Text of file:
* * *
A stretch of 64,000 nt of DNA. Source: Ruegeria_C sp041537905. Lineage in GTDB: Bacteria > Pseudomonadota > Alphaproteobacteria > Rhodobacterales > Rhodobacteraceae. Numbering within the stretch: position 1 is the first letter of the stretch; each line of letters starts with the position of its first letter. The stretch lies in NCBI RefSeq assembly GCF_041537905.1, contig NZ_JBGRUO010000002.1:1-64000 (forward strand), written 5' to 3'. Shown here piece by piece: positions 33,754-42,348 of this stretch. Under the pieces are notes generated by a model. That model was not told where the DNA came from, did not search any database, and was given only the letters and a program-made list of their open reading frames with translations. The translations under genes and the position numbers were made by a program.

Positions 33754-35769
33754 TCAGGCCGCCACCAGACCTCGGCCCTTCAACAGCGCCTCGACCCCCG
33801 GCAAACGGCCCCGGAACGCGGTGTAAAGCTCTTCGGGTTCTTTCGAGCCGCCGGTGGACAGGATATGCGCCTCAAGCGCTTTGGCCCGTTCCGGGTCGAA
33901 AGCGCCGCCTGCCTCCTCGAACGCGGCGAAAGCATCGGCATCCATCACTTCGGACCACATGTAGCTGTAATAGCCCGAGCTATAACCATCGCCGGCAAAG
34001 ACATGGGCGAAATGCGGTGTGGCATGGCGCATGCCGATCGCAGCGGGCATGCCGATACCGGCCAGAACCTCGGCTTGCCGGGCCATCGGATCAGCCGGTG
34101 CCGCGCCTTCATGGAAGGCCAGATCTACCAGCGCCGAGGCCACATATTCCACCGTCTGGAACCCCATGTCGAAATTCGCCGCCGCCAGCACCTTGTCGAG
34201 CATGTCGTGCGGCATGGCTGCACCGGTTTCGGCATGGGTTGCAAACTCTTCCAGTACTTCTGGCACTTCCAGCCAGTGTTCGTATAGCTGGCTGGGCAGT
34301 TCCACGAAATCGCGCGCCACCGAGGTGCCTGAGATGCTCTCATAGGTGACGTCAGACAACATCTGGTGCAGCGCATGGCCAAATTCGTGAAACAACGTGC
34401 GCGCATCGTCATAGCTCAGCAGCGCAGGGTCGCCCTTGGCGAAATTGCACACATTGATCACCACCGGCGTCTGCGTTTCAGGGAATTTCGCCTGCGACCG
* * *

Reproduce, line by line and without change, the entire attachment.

A stretch of 64,000 nt of DNA. Source: Ruegeria_C sp041537905. Lineage in GTDB: Bacteria > Pseudomonadota > Alphaproteobacteria > Rhodobacterales > Rhodobacteraceae. Numbering within the stretch: position 1 is the first letter of the stretch; each line of letters starts with the position of its first letter. The stretch lies in NCBI RefSeq assembly GCF_041537905.1, contig NZ_JBGRUO010000002.1:1-64000 (forward strand), written 5' to 3'. Shown here piece by piece: positions 33,754-42,348 of this stretch. Under the pieces are notes generated by a model. That model was not told where the DNA came from, did not search any database, and was given only the letters and a program-made list of their open reading frames with translations. The translations under genes and the position numbers were made by a program.

Positions 33754-35769
33754 TCAGGCCGCCACCAGACCTCGGCCCTTCAACAGCGCCTCGACCCCCG
33801 GCAAACGGCCCCGGAACGCGGTGTAAAGCTCTTCGGGTTCTTTCGAGCCGCCGGTGGACAGGATATGCGCCTCAAGCGCTTTGGCCCGTTCCGGGTCGAA
33901 AGCGCCGCCTGCCTCCTCGAACGCGGCGAAAGCATCGGCATCCATCACTTCGGACCACATGTAGCTGTAATAGCCCGAGCTATAACCATCGCCGGCAAAG
34001 ACATGGGCGAAATGCGGTGTGGCATGGCGCATGCCGATCGCAGCGGGCATGCCGATACCGGCCAGAACCTCGGCTTGCCGGGCCATCGGATCAGCCGGTG
34101 CCGCGCCTTCATGGAAGGCCAGATCTACCAGCGCCGAGGCCACATATTCCACCGTCTGGAACCCCATGTCGAAATTCGCCGCCGCCAGCACCTTGTCGAG
34201 CATGTCGTGCGGCATGGCTGCACCGGTTTCGGCATGGGTTGCAAACTCTTCCAGTACTTCTGGCACTTCCAGCCAGTGTTCGTATAGCTGGCTGGGCAGT
34301 TCCACGAAATCGCGCGCCACCGAGGTGCCTGAGATGCTCTCATAGGTGACGTCAGACAACATCTGGTGCAGCGCATGGCCAAATTCGTGAAACAACGTGC
34401 GCGCATCGTCATAGCTCAGCAGCGCAGGGTCGCCCTTGGCGAAATTGCACACATTGATCACCACCGGCGTCTGCGTTTCAGGGAATTTCGCCTGCGACCG